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  • Writer's pictureEvelyn Hunt

Colour for Styling

This is my first of (hopefully) many blog posts I’ll be writing to assist you in styling, planning and doing photoshoots! I plan to cover everything from curation of outfits and locations, to choosing from your proofs.

When planning a photoshoot, there are a seemingly infinite number of variables to consider and perfectly plan. Have you ever considered colour? Once you’ve nailed a theme, or even decided you don’t need a theme, a good place to look next is colour. When you’re choosing elements, consider some colour theory to make your images truly stand out.

Monochromatic Colour

This colour scheme comprises of multiple shades of the same base colour. So you’re wearing a bright pink lip? Consider some pastels of the same pigment for your lingerie and maybe a deeper colour for set dressing elements, like cushions or throws.

Analogous Colour

Monochrome a little too much commitment? Try using an analogous colour scheme instead. Analogous colour schemes use two or three colours that lie directly next to each other on the colour wheel. How about warming things up with orange lingerie and a red blazer, or cooling things down with blue lingerie amongst green palm leaves?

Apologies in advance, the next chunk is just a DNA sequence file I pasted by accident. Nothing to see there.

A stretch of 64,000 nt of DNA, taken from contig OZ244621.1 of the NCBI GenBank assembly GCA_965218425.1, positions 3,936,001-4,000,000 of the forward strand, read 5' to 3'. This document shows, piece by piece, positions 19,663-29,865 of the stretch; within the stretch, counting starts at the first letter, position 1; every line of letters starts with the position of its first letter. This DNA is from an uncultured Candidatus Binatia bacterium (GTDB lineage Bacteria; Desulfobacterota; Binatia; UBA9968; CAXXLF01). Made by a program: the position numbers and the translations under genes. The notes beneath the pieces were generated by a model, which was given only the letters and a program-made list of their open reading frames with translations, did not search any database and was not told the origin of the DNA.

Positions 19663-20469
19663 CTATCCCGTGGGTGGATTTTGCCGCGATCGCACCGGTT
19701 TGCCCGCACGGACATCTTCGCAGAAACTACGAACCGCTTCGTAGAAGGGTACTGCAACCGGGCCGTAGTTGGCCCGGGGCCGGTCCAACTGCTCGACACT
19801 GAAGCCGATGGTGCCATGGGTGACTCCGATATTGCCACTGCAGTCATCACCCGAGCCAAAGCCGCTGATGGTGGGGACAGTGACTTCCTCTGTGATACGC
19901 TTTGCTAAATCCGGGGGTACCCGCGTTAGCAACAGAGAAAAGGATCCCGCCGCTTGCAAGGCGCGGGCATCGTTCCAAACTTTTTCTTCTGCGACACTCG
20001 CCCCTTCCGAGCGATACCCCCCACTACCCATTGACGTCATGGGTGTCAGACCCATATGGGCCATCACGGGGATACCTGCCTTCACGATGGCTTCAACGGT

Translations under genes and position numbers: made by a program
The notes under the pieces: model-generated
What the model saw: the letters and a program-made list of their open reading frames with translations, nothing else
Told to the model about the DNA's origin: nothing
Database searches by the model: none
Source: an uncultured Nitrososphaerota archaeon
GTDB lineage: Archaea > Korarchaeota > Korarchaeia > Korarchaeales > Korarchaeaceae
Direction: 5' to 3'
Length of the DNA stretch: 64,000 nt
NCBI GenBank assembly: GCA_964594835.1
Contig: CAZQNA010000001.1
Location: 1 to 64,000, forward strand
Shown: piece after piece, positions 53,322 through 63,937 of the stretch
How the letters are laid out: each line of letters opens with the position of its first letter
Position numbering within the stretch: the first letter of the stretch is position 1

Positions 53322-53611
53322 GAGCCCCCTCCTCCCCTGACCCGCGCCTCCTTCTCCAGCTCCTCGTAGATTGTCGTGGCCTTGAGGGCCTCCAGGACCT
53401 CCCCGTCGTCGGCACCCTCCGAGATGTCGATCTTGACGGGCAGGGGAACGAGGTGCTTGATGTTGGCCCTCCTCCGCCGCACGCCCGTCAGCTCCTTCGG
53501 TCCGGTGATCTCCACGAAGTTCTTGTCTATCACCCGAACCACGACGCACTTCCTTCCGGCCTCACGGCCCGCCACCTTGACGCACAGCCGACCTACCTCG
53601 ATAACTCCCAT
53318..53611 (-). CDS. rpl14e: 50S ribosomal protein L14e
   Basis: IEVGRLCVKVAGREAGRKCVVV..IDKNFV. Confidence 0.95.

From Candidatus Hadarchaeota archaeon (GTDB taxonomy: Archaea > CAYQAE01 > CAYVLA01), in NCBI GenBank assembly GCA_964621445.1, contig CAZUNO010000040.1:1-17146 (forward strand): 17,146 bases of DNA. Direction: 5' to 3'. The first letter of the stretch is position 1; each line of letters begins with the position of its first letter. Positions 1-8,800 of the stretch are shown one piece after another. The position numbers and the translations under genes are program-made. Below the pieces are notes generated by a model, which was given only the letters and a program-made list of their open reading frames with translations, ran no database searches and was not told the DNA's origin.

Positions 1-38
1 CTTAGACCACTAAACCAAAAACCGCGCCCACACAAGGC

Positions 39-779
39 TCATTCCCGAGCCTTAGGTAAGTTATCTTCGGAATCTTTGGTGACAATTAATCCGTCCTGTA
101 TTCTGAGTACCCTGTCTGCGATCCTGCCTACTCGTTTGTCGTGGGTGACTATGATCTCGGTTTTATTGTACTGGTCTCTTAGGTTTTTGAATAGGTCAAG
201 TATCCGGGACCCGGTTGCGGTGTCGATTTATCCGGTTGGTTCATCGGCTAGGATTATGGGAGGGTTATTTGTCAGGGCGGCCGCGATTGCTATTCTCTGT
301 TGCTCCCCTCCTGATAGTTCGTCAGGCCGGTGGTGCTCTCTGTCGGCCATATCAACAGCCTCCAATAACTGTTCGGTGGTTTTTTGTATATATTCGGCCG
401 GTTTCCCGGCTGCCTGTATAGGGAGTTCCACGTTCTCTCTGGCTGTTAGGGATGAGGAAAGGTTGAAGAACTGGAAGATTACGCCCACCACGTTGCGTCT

Complimentary Colours

I’m sure you’ve all heard of this way back in school, but it’s a basic for a reason: it pops. Complimentary colours are a great place to start building a shoot that gets attention, no matter your styling experience. The idea is to pair colours with their opposites on the colour wheel. So you’re wearing a purple 3-piece? Grab a bunch of golden flowers to accompany you. A cheeky red dress? Try lounging on a green velvet armchair.

Split Complimentary

Complimentary your jam, but you feel it’s lacking some more colour? Split Complimentary pairs one colour with the two colours next to it’s opposite. That’s a confusing concept, better explained in the diagram below:

So, you’re gonna rock emerald green lingerie? Style your space with red violet and red-orange dressings. Really feeling inspired? Try combining two sets of complimentary colours.


Grab yourself a colour wheel. Now, draw a triangle. That’s your triad. Triad colour schemes make use of three colours equally spaced on the colour wheel. Using this scheme in a photoshoot is as simple as a yellow bikini with a red lip sitting by a blue pool.

Tone Families

This one is more of a feeling than a rule. Decided on a deep ruby red outfit? Style it with other jewel-tone colours to avoid clashing, like emerald greens and sapphire blues. Mustard more your thing?

Once you start to understand these concepts, you’ll start seeing them everywhere. Soak up those colour relationships and let them be your guide to images that demand attention!


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